Visionary. Self-confident. Utterly committed to their cause. It’s easy to see why social entrepreneurs are beloved by politicians and journalists alike. I’m enthused by them myself. Only last month I was bowled over by Locality, a membership organization of more than 700 community-run social enterprises. Since starting two years ago, it’s become adept at working with its informal network of community activists, and social entrepreneurs to rapidly spread ideas and knowledge across its network rapidly.
From snapping up “heart-of-the-community” pubs (Brits prefer to overindulge in groups!) to persuading councils to use recent changes in legislation to take back derelict buildings for community use, Locality is riding the wave of community ownership with aplomb. It creates downloadable guides and tools that local activists can use to kick-start campaigns to bring neglected buildings back into the community. A couple of hours with the team, and a world of possibilities opens up. Its members fund projects through a range of means, including council grants, property sales, and funds from charitable trusts and foundations. Inevitably, many of its achievements rely on the hard work and goodwill of volunteers.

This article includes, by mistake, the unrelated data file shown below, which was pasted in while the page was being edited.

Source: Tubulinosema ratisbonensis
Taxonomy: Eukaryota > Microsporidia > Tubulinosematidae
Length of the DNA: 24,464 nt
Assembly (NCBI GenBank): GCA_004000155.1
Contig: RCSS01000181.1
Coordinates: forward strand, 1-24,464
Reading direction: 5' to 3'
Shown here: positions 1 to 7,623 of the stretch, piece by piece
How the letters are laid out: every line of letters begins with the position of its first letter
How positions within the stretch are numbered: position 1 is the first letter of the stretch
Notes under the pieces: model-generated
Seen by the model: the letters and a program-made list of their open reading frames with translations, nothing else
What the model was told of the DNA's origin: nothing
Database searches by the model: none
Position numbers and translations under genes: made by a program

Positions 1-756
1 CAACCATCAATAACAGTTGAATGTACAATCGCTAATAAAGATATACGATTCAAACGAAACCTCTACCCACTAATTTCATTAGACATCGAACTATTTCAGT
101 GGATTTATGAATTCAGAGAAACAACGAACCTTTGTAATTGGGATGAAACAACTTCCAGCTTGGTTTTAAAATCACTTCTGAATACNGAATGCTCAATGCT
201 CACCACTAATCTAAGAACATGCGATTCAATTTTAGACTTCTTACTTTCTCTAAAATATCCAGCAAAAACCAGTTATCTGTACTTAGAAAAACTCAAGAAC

But, frankly, most people are not like these idealistic, single-minded individuals. I know from my day-to-day work that, if given the choice, most people would prefer to faithfully reproduce a familiar idea with a track record of efficacy. In the commercial sector, this is the McDonald’s model—franchising. In our sector, I call it “social franchising.”
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